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that the inter-arrival times--
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the time between this arrival
and that arrival in the
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Poisson process is just
another exponential.
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And now all of these are in
[INAUDIBLE] time intervals.
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And they're all independent.
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And so the time of this
inter-arrival interval in the
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Erlang process is just going
to be the sum of three
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independent exponentials
within the
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underlying Poisson process.
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And so to answer here is
actually, it's going to be an
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Erlang of order 3.
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Now this is one possible
scenario for
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how this might occur.
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Another scenario is actually
that T-star is somewhere else.
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So let's draw this again.
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And suppose now, in this case,
T-star landed between an even
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numbered arrival in the Poisson
process and an odd
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numbered arrival.
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Now it could also arrive between
an odd numbered and an
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even numbered arrival.
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So it could be that T-star
is actually here.
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Well, but in this case, it's
actually more or less the same
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thing because now what we want
is the length of this entire
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inter-arrival interval, which,
in the Poisson world, we can
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break it down into random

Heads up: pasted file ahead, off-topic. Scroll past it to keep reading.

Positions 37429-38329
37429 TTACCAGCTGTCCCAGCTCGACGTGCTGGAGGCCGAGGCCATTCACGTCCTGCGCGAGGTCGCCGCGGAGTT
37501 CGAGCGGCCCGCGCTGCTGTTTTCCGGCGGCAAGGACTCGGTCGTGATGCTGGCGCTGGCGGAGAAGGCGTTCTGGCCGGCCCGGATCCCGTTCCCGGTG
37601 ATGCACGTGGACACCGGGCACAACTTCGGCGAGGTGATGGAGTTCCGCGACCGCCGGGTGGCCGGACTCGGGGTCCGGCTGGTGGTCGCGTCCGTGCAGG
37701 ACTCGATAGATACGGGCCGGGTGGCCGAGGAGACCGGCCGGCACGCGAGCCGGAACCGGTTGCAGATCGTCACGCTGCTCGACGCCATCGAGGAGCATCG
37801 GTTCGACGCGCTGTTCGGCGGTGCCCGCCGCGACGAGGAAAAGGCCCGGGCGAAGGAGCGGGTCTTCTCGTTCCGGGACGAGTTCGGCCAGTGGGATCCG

incidence within this
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interval, this inter-arrival
interval, which is two
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exponentials, or an Erlang of
2, plus this interval, which
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is just a standard inter-arrival
time, which is
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another exponential.
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So in this case as well, we
have the sum of three
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independent exponential
random variables.
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And so, in either case, we have
that the inter-arrival
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time in the Erlang process
is an Erlang of order 3.
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And so the final answer is, in
fact, that the inter-arrival
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for random incidence under these
Erlang-type arrivals is
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an Erlang of order 3.
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OK, so in this problem we looked
at the random incidence
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under a different type of an
arrival process, not Poisson,
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but with Erlang random
variables.
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But we used the insight that
Erlang really can be
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re-interpreted as the sum of
independent and identically
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distributed exponential
random variables.
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And exponential random variables
can be viewed as one
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way of interpreting and viewing
a Poisson process.
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And so by going through those
steps, we were able to use
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what we know about random
incidence under Poisson
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processes to help us solve
this problem of random
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incidence its Erlang arrivals.
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So I hope that was helpful.
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And I'll see you next time.